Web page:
This information makes me more likely to draft players like Antonio Brown, who had 1100 yards but only two touchdowns in 2011. Remember, it doesn't take a pro bowl quarterback to cause a receiver to lead the league in touchdowns (Dwayne Bowe, 2010) but talent will always win-out when it comes to yardage, and the touchdowns will eventually follow.

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    3 Comments

    Very interesting read. In a couple of my leagues I put my rankings together solely based on the end of the year league points scored rankings. Using that as a barometer of how they perform in that given year as opposed to the actual yards and touchdowns breakdown. It takes the emphasis off of getting caught up in statistics, and in the leagues I've tried out this system as opposed to going off of actual yards, touchdowns or reception totals there is really no real difference in how the given fantasy teams performs when compared to leagues I use actual stats as a ranking tool. Really keeps the 'fantasy' in fantasy football. Getting too caught up in a players actual breakdown of stats can lead an owner astray, as in the case of Nelson scoring the TDs he did last season. I like him this year but won't put him on my draft board above another option solely based on the TD numbers. Good read!

    Posted by:
    Walton Spurlin 06/12/12 05:25 PM

    Great article. Totally makes sense in the drafting and comparing of WR's. Would there be a similar comparison against RB's? One could argue it depends on the number of carries given to the RB, but I just can't seem to find any lineage in the stats because there are just so many variables!

    p.s. I really like this article when comparing WR's.

    - Anthony

    Posted by:
    Report Abuse
    asunkist23 06/22/12 10:46 AM

    Walter, thank you I'm glad you enjoyed it. I agree with Nelson, for instance, a couple years ago the debate for the number #1 fantasy wide receiver was between Andre Johnson and Randy Moss and it was either the yardage monster or touchdown beast. Andre outperformed that season entirely. I believe that Antonio Brown could be this years Nelson, I'm not saying 10+ touchdowns but a huge improvement upon the previous year's stats and a top ten receiver.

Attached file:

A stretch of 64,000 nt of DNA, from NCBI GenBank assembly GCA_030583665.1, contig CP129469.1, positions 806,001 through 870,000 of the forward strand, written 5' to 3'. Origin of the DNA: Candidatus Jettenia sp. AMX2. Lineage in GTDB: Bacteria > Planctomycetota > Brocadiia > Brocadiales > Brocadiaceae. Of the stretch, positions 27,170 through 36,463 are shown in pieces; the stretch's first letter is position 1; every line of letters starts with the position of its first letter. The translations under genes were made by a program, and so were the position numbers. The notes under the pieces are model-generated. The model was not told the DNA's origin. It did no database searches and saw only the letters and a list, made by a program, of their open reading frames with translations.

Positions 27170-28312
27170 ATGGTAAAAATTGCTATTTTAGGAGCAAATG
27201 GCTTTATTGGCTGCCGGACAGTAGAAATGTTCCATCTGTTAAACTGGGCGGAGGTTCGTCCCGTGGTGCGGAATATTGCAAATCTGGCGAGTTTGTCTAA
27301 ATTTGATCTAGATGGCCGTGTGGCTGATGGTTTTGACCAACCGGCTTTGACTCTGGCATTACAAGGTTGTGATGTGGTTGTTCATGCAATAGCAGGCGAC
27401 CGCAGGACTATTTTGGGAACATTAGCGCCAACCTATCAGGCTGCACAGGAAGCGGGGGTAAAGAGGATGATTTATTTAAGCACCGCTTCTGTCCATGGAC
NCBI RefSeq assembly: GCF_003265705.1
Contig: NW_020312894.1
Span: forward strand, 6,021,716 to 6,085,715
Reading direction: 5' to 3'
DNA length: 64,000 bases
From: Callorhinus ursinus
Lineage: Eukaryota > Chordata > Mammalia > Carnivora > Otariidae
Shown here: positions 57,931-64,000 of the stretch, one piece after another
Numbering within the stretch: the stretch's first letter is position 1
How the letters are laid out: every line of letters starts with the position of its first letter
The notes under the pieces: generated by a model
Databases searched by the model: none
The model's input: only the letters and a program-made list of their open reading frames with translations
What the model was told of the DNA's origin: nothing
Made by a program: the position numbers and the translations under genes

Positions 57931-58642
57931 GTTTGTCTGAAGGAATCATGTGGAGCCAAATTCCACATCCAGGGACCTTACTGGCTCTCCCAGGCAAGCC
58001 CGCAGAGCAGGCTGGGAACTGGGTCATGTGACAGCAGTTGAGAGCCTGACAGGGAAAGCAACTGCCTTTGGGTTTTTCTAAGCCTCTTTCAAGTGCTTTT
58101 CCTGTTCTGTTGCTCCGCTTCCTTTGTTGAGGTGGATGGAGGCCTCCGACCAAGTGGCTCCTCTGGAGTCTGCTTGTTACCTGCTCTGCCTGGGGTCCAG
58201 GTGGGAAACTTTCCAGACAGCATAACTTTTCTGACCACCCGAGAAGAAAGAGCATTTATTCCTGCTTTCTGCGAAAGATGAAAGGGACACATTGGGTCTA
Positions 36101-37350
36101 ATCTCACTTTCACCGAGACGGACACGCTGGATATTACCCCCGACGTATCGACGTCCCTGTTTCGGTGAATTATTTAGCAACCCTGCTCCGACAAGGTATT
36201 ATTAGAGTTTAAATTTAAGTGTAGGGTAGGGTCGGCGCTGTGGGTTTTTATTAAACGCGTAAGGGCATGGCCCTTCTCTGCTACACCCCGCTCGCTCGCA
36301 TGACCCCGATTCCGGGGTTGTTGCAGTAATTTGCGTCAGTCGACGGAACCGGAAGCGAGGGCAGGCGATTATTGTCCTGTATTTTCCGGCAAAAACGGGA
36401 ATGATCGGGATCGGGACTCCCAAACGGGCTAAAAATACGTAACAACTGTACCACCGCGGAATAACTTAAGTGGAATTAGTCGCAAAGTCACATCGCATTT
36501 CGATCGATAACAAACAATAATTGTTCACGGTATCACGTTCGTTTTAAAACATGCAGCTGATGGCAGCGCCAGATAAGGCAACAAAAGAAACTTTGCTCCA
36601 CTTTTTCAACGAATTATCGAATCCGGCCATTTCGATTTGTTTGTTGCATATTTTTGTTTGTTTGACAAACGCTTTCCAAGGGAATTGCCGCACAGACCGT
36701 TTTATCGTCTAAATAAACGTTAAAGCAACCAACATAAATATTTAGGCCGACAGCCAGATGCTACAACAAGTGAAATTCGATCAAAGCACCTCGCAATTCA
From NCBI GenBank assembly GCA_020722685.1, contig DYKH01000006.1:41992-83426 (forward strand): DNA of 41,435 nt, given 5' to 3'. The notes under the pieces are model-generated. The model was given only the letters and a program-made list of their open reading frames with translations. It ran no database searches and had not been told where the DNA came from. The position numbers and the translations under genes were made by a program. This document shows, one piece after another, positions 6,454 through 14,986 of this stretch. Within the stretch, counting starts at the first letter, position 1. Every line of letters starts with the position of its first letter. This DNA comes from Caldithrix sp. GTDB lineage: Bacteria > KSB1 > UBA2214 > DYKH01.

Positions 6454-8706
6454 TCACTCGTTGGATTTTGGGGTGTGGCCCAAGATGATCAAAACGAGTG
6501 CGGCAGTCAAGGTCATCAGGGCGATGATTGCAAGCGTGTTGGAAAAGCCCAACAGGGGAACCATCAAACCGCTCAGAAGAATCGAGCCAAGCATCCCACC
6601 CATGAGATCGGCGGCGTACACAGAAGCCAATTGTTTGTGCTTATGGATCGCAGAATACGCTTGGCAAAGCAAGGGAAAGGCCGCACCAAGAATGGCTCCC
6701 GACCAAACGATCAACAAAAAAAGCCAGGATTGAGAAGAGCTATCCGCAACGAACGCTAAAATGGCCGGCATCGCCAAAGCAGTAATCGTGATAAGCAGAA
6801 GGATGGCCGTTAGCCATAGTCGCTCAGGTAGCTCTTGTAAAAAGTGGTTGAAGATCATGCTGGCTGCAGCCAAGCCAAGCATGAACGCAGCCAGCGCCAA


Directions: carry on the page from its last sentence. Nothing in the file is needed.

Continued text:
Anthony, carries could be the most important stat when analyzing running backs and writing predictions. Though when I look at running backs I tend to favor talent over all else. Obviously health issues are major, as are landing in an unfavorable situation. For instance, this past year Matt Forte was a third-round pick in most fantasy drafts, I felt that was too low for someone who should be viewed as a top-five running back talent. This year is tough to analyze the running back position with all of the question marks but we know that the top four are Arian Foster, LeSean McCoy, Ray Rice, and Maurice Jones-Drew. Most people keep the same 5-7 with Chris Johnson, Ryan Mathews, and Marshawn Lynch. If you look at talent Chris Johnson could be someone drafted late-first or early-second of most fantasy drafts and end up at the top of his position. Just an example, but this year will be much easier to predict wide receivers as opposed to running backs.

    Posted by:
    Sean Miller 06/29/12 07:57 PM